We help IT Professionals succeed at work.

We've partnered with Certified Experts, Carl Webster and Richard Faulkner, to bring you a podcast all about Citrix Workspace, moving to the cloud, and analytics & intelligence. Episode 2 coming soon!Listen Now

x

desktop randomly switches off

stefanomarco
stefanomarco asked
on
Medium Priority
244 Views
Last Modified: 2010-04-26
I have a desktop which switches off randomly ... then sometimes when I restart I get a message when the computer starts to boot along the lines the computer was shutdown due to overheating cpu ...
asus mainboard with p4 cpu
what is the best way to check this to be true or if it's an incorrect warning?
Comment
Watch Question

Commented:
First things first, when you have the machine running, are the fans also running? If no, then the warning is more than likely legit.  Don't run a machine without cooling for too long or a shutdown can be the last of your problems.

Has this machine ever been cleaned out before?  Are you comfortable working inside the machine? Turn it off, Open it, ground yourself and make sure that all the fan connections are seated and running properly.

Author

Commented:
All fans seem to be running internally ... no dust, seems quite clean ... cpu fan running

Commented:
Restart computer, enter bios (del or F2) see if you have a "PC-health" or similar choice. See how high the temperature rises. This will indicate if your fan is too weak or faulty. Anything below 70°C should be fine.

You can also use a Windows monitoring tool like this: http://www.freedownloadscenter.com/Utilities/System_Maintenance_and_Repair_Utilities/Hardware_Sensors_Monitor.html

Ola
It might be your power supply not emitting enough power to the system.  Have you been able to exclude some parts that aren't the problem?  Might try getting a new power supply if it isn't the CPU or Memory that isn't causing the reboot.
Also, if you have recently switched new hardware onto a system without reinstalling xp it might cause problems with the CPU.  What type of mobo is it?

Author

Commented:
have tried new power supply ... it's an asus mainboard ... nothing/hardware recently added - no spyware or viruses all updates downloaded
Did you install this yourself?

Author

Commented:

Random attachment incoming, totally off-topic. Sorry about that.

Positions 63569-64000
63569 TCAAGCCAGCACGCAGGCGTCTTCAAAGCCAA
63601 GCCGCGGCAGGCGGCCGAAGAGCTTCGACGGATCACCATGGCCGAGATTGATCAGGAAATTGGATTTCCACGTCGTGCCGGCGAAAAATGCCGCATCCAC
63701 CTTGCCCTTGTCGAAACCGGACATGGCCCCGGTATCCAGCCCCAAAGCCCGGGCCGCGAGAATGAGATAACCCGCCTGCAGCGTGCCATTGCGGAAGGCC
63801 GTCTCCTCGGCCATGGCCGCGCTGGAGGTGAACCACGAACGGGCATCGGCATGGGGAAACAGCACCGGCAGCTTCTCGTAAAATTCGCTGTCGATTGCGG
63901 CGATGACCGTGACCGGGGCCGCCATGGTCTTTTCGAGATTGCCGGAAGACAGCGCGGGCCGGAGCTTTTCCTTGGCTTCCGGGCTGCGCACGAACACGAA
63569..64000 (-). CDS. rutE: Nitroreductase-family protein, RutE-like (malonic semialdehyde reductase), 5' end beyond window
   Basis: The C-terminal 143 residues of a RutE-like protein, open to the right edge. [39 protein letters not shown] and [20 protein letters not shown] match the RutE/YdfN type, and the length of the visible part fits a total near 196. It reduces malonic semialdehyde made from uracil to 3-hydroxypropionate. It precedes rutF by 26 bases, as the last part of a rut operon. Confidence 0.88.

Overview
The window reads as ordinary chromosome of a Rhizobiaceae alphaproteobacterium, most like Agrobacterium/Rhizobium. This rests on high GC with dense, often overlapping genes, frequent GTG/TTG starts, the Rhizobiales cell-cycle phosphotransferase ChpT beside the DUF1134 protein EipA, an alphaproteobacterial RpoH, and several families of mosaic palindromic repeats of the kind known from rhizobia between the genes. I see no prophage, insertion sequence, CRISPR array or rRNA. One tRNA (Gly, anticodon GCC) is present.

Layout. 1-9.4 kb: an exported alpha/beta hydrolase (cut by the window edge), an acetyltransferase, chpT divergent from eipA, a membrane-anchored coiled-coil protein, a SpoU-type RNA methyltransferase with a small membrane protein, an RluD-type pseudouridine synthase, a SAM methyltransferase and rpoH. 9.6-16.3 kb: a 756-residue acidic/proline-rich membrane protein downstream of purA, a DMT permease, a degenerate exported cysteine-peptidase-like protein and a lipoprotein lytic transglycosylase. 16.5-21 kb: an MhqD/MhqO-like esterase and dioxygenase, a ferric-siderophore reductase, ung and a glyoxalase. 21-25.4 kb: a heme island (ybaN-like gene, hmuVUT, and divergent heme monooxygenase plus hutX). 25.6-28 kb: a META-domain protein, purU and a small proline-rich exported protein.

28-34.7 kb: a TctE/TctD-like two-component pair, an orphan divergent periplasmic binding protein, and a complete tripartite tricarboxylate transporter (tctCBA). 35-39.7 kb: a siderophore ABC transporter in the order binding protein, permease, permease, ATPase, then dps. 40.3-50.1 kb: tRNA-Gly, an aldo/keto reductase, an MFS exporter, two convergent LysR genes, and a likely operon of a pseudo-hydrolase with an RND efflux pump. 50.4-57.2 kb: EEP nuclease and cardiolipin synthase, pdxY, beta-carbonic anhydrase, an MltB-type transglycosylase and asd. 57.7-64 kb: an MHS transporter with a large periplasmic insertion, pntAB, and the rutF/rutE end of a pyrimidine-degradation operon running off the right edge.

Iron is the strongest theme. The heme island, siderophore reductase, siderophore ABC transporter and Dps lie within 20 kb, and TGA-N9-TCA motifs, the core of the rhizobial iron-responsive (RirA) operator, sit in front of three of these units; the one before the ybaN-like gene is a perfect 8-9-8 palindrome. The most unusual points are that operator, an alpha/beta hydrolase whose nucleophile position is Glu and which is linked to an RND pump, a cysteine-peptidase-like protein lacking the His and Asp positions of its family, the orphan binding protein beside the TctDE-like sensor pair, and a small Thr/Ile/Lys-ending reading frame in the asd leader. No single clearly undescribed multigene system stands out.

the power supply ... yes
what is the model of the ASUS?  What processor type is it?  What type memory?  Have you updated the BIOS?  How sufficient is the air supply getting to the parts inside the tower?  Have you checked to see if the cpu chip is set correctly in the board?  Is the fan mounted squarly on it?  Does the cpu chip have sufficient thermal grease for cooling?  Was your computer subject to a brown out by chance?  Have you unplugged all exterior devices (USB, ect.)  If you have more than one hard drive have you tried booting up with just the OS hard drive?

Sorry about so many questions but the scenario is a bit vague as to what we can understand from this situation.  Let me know if there were any irregularities prior to the system boot = like playing a game and odd things happening or some applications were giving you problems.

Not the solution you were looking for? Getting a personalized solution is easy.

Ask the Experts
CERTIFIED EXPERT
Distinguished Expert 2019
Commented:
check also if the heatsink is fully seated on the cpu (this may require to take out the mobo)
And if the cpu temperature is too high, you may need some Arctic silver :

http://www.heatsink-guide.com/content.php?content=maxtemp.shtml
Will SzymkowskiSenior Solution Architect
CERTIFIED EXPERT
Most Valuable Expert 2015
Top Expert 2015

Commented:
Did you motherboard come with an AI booster to view the temperature? I also have an Asus mobo and mine came with one. Very ehlpful program. If you dont have it you can go to www.asus.com and download it. When you have it installed run some programs and see what the temp is. Make sure you go to the manufactures website for your CPU to find out what are the max temps for you chip.

Did you buy this CPU retail?

 

Commented:
Replace the thermal grease on your CPU...  Sometimes the stuff gets old and crusty and loses it's ability to cool propperly.  If you've replaced the powersupply that was a good idea...  If it's still happening you might be able to change the behavior of the system in the BIOS to stop it from overheating... (although this could lead to a melted mobo)...

If all fans are working correctly and thermal grease is new and you have a new powersupply I would probablly look into placing a warrenty claim for a new mobo...
Now that we have made sure that thermal paste/grease notification is definately reitterated 2 more times maybe stefanomarco will be sure to check that out LOL  

Author

Commented:
Thanks for your help ... thermal grease and bios defaults did the trick :)
Glad you could get your pc running with no problems.  You know where to come for future help ;)
Access more of Experts Exchange with a free account
Thanks for using Experts Exchange.

Create a free account to continue.

Limited access with a free account allows you to:

  • View three pieces of content (articles, solutions, posts, and videos)
  • Ask the experts questions (counted toward content limit)
  • Customize your dashboard and profile

*This site is protected by reCAPTCHA and the Google Privacy Policy and Terms of Service apply.

OR

Please enter a first name

Please enter a last name

8+ characters (letters, numbers, and a symbol)

By clicking, you agree to the Terms of Use and Privacy Policy.